Journey on the Titanic
My family didn’t know what to expect when we drove up to the Titanic Attraction in Branson, Missouri.
The museum itself looks like the hull of the Titanic from the road. It was pretty strange to see the large smoke stacks from the distance.
We were greeted by a stewardess who handed us boarding tickets. On each of the tickets was a name of a passenger. We’d know by the end of the journey through the museum if we survived or not. A shiver ran down my spine as I looked at my family. Was it possible one of us wouldn’t make it?
The first thing that greeted us inside was a full-scale model of the Titanic. I stayed back longer than the rest studying every detail. I’d come to the museum to research for my novel By the Light of the Silvery Moon (Barbour 2012), but I had a feeling that I wasn’t the only one who would get something out of this trip.
Deeper inside there was room after room of exhibits. Exquisite displays highlighted the ship, the builders, the crew, and passengers. Along with photographs there were full-scale replicas of the Grand Staircases (there was more than one of the ship) and the staterooms, but my favorite part was the Titanic artifacts—a man’s watch, a woman’s clutch, a life vest worn by one of the survivors.
My husband, kids, and I huddled around the water tank that held water the same temperature of the ocean water the night the Titanic sank. One by one we dipped our hands in. I was shocked that my hand ached after only ten seconds. Tears filled our eyes as we read the list of names of those lost. After finding the names on our boarding passes on the memorial wall we discovered only half of our group survived—I didn’t. We left that day with a greater understanding of one of the greatest tragedies in history, and with heavy hearts.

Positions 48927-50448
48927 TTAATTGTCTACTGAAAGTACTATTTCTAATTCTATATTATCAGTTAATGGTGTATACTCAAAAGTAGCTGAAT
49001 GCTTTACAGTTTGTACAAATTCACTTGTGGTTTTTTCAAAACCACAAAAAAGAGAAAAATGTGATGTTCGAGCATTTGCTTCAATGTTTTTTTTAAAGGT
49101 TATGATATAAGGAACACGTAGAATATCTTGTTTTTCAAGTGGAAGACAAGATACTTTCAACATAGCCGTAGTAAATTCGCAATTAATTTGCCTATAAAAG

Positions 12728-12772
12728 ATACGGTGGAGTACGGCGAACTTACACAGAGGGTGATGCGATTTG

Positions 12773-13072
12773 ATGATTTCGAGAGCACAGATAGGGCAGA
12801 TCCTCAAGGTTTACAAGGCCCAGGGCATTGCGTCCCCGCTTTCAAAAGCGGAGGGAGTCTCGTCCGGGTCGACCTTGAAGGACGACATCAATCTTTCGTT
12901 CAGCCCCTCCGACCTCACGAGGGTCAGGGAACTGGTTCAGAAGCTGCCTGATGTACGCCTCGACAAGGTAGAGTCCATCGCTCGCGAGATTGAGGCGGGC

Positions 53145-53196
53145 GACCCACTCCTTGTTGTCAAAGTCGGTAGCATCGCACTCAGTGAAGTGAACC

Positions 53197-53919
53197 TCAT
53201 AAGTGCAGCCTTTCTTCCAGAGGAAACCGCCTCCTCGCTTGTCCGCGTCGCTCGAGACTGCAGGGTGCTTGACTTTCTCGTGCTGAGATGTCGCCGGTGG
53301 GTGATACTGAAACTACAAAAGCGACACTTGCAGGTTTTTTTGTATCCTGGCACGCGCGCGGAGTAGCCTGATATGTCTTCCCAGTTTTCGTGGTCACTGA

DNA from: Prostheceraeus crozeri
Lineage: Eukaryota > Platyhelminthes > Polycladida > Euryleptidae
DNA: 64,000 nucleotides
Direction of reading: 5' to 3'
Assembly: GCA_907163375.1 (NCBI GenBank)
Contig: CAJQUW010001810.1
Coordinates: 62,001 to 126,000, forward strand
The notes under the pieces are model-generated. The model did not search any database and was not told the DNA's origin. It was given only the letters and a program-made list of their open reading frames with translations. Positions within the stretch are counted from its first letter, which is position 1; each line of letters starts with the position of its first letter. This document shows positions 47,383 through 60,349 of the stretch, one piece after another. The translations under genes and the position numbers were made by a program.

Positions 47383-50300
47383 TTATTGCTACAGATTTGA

And, like any good homeschooling mom, when we got in the car I asked a few questions:
Find out those questions and read the rest of the article over at HEDUA!
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Mary Ellen Goodwin says
I’ve been to the exhibit in Orlando and Las Vegas where they had a piece of the ship. I’ve read anything I could find on the Titanic and still have a bunch on my Kindle. I even have a board on Pinterest for it. I have always loved history so this fits right in. I know your kids enjoyed what they learned. Going to exhibits like that bring history alive and more interesting. When I was homeschooling, I took the boys to museums,exhibits zoos, or anyplace to spark their interests in history or science. There are some books about the Titanic written for kids. I found one for my grandson.called On Board the Titanic. It is a I was there book. It has pictures of the Titanic and the people involved. Glad you took them to see the exhibit.
Tricia Goyer says
Yes, it’s so important for our kids to know history!
Susan Johnson says
I took my daughter to see the exhibit when it was in Lubbock, TX a few years ago. The woman at the desk said it took about 45 minutes to go through. It took us 1 1/2 hours. My daughter read a book about the Titanic when she was in kindergarten and has been a big Titanic buff ever since. (She just turned 29). She has several movies and books about the Titanic, including your book.
Susan Johnson says
I don’t remember is we “survived” or not. She probably does, though.
Tricia Goyer says
Sierra Faith says
Wow, that sounds really neat!! Would definitely be something I would want to visit one day!